The Best Customer Experience Is All About Keeping It Simple

They say the benefit of capitalism is choice. Any one of us can walk into a store and choose between a dozen varieties of pickled onions and find the one that's just right. It turns out, however, that they were wrong.

The latest research and accompanying simplicity league table from Siegel+Gale suggests that to the contrary, nearly two in three of us would pay more for a simple service and we'd also recommend a brand to friends whose proposition is clearly all about saving us time. Thus, Aldi -- with its slimmed-down ranges and focus on allowing people to power through the weekly shop in half an hour -- wins pole position in Siegel+Gale's simplicity league table. Lidl is just behind in second. Netflix and Amazon make the top ten, as you'd imagine. After all, both are past masters at helping you carry on where you left off as well as suggesting interesting new series that will likely hit the spot, depending on who is watching.

Surprisingly, for me, McDonald's, KFC and Subway are also in the top ten. I very rarely go in to fast food chain, but when I do, I'm usually flummoxed by the variety of "meals," "super deals" and "mega mega plates" that are on offer. Maybe it's just me? I just don't see what's so simple about mixing and matching offers and then having to go back because you forgot to ask for tomato sauce.

However, this list is as interesting for who is at the lower reaches of the league table. Here you have utilities and financial services companies which, the researchers point out, may be at the bottom of the table because the nature of their industry means friction in built into any service they provide. I would question this slightly with the telecoms companies -- BT and TalkTalk are right down at the bottom of the league table.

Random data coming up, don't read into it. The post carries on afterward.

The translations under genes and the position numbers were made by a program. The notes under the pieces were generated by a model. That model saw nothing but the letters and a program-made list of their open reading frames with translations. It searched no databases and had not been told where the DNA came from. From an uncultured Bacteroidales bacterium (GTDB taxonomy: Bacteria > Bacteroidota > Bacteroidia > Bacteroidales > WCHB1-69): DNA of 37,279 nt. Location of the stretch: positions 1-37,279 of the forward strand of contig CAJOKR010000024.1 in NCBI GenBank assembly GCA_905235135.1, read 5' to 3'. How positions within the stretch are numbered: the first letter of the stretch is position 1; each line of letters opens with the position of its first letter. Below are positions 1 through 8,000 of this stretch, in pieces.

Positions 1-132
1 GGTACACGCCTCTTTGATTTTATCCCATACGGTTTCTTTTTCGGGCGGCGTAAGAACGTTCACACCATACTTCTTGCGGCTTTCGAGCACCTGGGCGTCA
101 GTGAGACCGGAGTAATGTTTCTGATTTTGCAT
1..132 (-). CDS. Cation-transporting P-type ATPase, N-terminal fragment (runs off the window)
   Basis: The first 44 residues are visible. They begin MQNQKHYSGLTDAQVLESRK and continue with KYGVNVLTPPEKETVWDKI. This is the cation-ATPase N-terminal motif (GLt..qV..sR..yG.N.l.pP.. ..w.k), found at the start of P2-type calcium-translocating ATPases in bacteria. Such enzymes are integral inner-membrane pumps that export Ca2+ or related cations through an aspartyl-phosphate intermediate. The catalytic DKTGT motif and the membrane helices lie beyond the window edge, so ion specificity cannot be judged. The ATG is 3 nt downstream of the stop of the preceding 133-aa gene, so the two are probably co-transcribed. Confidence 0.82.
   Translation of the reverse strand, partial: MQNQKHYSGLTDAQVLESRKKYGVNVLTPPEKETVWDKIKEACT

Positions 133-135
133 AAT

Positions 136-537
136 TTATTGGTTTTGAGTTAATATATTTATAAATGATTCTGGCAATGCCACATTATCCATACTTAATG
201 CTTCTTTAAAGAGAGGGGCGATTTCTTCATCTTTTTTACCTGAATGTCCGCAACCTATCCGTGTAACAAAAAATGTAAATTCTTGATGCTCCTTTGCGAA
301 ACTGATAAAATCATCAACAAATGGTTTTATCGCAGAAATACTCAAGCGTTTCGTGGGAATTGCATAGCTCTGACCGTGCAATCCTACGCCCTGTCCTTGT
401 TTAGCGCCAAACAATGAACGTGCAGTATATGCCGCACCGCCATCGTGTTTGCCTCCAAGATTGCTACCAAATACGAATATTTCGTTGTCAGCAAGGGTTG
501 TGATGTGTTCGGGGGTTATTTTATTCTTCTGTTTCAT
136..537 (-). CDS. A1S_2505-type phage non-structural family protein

My experience with BT is that it takes an age to get through to anyone, and when you do you simply repeat what you went through with the last person until they eventually admit that it's their system at fault, not you. So there is a tonne of work that BT could do in providing a simpler service, such as being able to "do a Netflix" and take you on from the last stage of your query, rather than repeat the entire process several times. The fact that it is shamed toward the bottom of the simplicity league table will come as no surprise to any Brit who has no choice other than to deal with them -- yes, you could change, but where I live it would still be a BT service under a different name. It's ultimately the only game in town.

Strangely enough, there are some interesting names in the middle of the list too. The tech giants Apple, LinkedIn, Instagram and Twitter are all lined up in a row mid-table, presumably because as they "innovate" they actually make their services less simple. Anyone who owns an iPhone will find it a revelation to ask my eldest daughter how to use the thing. There's a load of stuff on it that you just don't get until you ask a teenager, so that has to be a pretty poor simplicity experience. Same for LinkedIn. It seems quite a complicated, clunky way of interacting with contacts you're not quite sure you really know and whether you want anything from.

It just goes to show, then, that as anyone who has ever walked around an Asda or Tesco mega store will know, happiness really is in the simple things. So hats off to Aldi and Lidl for, apparently, stripping out the dozens of unnecessary choices and giving customers a simple experience.

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